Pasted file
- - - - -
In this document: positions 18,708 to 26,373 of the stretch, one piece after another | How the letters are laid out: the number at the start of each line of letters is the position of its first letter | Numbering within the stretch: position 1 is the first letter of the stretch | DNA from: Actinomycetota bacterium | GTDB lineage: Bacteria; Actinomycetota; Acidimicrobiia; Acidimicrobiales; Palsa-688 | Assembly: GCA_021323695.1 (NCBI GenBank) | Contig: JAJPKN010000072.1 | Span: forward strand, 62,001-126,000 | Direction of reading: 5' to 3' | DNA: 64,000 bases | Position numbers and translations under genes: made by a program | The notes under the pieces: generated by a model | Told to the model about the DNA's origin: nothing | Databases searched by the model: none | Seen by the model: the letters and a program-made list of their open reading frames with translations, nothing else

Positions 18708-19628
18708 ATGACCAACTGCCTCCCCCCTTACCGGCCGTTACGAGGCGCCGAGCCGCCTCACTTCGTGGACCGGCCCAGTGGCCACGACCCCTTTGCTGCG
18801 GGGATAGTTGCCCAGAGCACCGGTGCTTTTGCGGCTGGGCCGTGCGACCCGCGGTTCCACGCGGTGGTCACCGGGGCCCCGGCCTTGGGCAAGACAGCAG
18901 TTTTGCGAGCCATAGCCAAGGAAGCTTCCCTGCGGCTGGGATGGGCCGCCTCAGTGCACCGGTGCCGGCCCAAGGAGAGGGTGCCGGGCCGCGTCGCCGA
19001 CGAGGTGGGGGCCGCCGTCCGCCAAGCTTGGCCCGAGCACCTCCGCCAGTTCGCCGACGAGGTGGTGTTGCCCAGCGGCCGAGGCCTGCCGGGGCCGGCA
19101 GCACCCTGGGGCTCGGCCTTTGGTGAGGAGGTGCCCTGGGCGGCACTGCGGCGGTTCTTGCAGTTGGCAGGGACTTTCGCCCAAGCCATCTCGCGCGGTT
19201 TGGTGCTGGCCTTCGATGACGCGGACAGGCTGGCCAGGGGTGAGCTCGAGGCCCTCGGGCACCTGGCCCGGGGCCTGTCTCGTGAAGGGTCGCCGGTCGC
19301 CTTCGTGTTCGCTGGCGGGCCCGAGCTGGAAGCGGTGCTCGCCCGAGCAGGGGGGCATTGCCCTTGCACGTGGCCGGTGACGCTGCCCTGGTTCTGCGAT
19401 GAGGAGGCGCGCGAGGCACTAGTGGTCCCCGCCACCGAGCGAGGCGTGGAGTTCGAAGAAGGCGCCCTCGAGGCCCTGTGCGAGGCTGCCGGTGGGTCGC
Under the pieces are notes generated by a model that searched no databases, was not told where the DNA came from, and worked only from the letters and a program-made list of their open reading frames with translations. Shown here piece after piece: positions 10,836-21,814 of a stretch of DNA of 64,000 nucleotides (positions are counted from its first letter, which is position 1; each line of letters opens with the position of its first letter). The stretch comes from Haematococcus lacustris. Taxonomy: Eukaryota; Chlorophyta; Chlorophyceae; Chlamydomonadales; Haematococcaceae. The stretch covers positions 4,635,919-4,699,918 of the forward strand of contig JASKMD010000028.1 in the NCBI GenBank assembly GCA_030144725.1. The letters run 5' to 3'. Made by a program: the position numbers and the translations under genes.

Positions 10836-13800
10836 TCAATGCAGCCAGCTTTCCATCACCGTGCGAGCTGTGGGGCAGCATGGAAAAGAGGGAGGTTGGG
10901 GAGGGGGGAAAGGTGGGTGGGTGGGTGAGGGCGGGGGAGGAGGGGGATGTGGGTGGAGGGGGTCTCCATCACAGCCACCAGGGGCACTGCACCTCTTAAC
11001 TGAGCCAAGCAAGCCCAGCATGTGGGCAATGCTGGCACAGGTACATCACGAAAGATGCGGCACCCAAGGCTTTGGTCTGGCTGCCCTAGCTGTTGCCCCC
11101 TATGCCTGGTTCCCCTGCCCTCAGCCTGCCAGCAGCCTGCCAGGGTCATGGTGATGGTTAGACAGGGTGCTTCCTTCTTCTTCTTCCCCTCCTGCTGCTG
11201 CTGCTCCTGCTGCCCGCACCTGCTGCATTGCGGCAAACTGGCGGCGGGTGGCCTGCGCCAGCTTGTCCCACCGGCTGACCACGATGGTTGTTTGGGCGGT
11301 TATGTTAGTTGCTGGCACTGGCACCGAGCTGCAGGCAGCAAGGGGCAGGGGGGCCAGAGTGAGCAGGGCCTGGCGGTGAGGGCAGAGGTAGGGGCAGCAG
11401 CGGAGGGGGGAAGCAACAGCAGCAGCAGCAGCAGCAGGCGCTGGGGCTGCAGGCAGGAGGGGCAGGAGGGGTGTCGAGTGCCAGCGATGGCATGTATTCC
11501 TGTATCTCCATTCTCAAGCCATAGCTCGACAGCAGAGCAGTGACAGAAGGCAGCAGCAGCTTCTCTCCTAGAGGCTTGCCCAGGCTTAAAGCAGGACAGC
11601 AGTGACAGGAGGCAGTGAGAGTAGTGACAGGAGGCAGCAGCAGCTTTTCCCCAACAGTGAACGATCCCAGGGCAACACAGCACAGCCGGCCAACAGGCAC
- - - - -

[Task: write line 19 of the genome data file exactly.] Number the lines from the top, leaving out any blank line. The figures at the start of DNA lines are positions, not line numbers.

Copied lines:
11401 CGGAGGGGGGAAGCAACAGCAGCAGCAGCAGCAGCAGGCGCTGGGGCTGCAGGCAGGAGGGGCAGGAGGGGTGTCGAGTGCCAGCGATGGCATGTATTCC